Remember to balance your time with play and pick the method that best suits you and will keep it interesting. If you have found an effective way to schedule your time, please send me the scheduling tips that work well for you. Effective time management will keep stress to a minimum.
September is about new beginnings – back to school, back to work and new routines. In North America, September always seems to be the unofficial new year. As we leave behind the fun and frolic of summer and refocus on our businesses, it’s likely time to revise our schedules as well. So here’s to fresh starts as we talk about how to set up a weekly plan and make the best use of our time.
You may refer to a schedule as an agenda, timetable, calendar, plan or to-do list. Whatever you call it, if you don’t have one, I encourage you to create and follow one. Why?
• with a schedule you have a place to put your to-do’s. Rather than having a loose idea in your mind of what needs to be done, a schedule gets your list out of your head and gives you a solid guide to follow.
• your schedule organizes your work day so that one task flows into the next almost effortlessly. No more scattered thinking, scrambling to make sure you get everything done before running out of time or forgetting something.
• it is an effective planning tool. Once you have your tasks plotted you will have a visual of what your week looks like. For example, you may see that you have a block of time available each week that will allow you to take on another client. Or perhaps you will realize that you’ve taken on too much and will have to scale back in one area.
Having your days planned out is so important to your business. It has a positive effect on your state of mind, your productivity and in turn your bottom line. Since I started using a schedule it has made a huge difference in my workdays. It is a simple system to get your office back on track. It is easy to set up and maintain and no costly equipment or supplies are needed.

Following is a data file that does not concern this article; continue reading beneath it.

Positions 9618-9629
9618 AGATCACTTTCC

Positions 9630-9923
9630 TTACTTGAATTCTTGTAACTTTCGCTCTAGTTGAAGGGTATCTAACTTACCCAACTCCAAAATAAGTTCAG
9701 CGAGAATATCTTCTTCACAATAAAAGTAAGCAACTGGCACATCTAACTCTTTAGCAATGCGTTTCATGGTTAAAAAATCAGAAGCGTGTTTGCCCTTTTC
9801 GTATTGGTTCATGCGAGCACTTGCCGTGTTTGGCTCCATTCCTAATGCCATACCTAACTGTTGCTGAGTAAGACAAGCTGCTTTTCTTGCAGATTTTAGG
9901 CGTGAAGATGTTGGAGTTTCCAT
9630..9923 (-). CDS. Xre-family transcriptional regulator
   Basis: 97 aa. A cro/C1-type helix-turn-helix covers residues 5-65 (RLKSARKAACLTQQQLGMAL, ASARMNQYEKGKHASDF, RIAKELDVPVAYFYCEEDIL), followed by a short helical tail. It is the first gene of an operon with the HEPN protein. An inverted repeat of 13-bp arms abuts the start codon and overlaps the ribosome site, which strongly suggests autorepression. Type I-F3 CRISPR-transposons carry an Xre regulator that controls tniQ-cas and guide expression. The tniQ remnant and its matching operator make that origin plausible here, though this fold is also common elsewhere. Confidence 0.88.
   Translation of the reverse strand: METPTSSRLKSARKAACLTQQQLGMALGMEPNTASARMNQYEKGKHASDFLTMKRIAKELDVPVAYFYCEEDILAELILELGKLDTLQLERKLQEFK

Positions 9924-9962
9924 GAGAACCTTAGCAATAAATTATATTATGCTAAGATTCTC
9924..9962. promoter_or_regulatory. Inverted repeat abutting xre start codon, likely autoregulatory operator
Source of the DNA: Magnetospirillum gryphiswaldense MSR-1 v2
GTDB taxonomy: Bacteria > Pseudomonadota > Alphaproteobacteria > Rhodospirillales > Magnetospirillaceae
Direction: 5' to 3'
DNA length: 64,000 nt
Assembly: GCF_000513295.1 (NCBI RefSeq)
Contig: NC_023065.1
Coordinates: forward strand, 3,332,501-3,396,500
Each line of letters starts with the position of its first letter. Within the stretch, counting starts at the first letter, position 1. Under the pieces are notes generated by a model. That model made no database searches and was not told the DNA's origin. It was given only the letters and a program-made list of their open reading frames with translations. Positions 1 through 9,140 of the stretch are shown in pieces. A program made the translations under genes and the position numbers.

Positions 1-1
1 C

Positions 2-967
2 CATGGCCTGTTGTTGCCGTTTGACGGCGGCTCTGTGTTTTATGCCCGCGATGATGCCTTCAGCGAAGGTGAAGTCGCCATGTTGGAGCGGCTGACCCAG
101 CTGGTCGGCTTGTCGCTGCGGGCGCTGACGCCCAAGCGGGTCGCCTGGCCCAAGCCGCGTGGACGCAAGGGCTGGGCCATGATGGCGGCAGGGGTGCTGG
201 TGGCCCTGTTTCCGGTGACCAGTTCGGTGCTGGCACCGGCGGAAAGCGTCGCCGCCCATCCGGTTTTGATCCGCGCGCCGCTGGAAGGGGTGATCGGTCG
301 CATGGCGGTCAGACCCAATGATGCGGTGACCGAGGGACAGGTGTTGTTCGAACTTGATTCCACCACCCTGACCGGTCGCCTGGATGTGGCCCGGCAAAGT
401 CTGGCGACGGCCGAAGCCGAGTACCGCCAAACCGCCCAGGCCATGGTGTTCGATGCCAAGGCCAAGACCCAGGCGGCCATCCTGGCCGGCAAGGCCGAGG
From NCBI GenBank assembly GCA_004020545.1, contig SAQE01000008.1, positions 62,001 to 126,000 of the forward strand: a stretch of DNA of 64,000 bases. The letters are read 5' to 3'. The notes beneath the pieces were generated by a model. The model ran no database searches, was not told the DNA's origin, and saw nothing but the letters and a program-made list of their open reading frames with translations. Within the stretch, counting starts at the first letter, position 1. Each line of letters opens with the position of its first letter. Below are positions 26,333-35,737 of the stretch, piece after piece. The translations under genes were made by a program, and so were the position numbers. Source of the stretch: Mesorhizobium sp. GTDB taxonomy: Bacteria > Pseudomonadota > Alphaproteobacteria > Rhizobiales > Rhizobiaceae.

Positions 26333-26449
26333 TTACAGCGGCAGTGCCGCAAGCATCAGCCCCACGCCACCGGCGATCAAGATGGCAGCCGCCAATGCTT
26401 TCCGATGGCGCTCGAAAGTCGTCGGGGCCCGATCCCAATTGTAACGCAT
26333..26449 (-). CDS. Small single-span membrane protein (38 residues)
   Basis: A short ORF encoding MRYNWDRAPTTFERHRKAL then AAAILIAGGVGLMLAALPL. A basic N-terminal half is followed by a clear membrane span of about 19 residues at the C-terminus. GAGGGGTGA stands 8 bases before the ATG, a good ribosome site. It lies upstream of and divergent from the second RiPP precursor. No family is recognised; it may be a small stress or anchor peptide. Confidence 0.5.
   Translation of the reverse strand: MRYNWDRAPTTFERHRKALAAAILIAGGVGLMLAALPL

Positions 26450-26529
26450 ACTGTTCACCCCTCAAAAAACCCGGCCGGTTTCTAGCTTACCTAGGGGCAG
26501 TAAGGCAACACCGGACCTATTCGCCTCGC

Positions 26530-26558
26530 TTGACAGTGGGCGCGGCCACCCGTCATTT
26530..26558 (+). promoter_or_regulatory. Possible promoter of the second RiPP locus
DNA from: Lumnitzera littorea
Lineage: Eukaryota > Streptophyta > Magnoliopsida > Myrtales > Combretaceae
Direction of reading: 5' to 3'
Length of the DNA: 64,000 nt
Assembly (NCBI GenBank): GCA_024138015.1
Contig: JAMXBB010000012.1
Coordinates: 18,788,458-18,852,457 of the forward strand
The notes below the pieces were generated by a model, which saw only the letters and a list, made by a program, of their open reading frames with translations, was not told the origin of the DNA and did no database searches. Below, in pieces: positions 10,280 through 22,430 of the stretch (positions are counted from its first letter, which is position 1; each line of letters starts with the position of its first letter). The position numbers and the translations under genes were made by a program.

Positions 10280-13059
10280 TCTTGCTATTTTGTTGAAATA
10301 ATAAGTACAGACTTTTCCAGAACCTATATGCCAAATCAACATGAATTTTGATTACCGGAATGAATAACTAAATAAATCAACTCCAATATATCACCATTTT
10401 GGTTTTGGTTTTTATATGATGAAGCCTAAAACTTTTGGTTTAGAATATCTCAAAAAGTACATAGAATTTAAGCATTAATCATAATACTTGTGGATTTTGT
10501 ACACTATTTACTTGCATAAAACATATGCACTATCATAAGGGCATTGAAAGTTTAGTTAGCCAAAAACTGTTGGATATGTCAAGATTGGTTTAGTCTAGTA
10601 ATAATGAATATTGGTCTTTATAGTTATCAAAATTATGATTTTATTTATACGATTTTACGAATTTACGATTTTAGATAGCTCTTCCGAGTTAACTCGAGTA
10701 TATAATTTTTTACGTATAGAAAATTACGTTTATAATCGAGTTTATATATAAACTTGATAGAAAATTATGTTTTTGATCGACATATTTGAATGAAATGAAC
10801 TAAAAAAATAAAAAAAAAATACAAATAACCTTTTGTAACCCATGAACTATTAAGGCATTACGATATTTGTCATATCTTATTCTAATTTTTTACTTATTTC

So let’s get started! Grab a pen and paper or create a document on your computer.
Here are the 5 simple steps:
1. Determine your hours and days of work and draw a chart in the form of a table with days of the week across the top and hours of the day down the left side. It’s important to set boundaries as to when you’re available and to let your clients know how and when they can contact you. If this is your own business, you get to make up whatever works for you and makes sense for your industry. If you’re just starting out it’s tempting to announce that you are available 24/7 in order to get clients. That can actually be bad for business. Only promise what you can deliver. You probably don’t want be ‘on call’ when you’re sleeping or with family!
2. Divide your activities into any number of manageable categories. For example, as a home-based service business my main categories are Client Work, Business Development, Home Office, Personal and Family. For easy reference, colour-code each category.
3. List what items fall under each category. For instance, under Client Work list who your clients are, under Business Development list what networking events you attend and for Home Office list tasks such as tracking business expenses.
4. Block off times for each category. It has been said that we overestimate what we can do in a day. Remember that your daily tasks will typically take longer than expected so be generous with the time you assign to each category and each task. (The good news is that we underestimate what we can do in a year so plan big for that!)
5. Now you have your template. Fill in the blanks with your to-do’s and you’re off to the races.
Modify your schedule as needed. It can take many tries and tweaks before you find what works for you and it will change as your business evolves. I challenge you to create a schedule and use it for a month and see the positive difference it makes in your business. I’d love to hear what you come up with!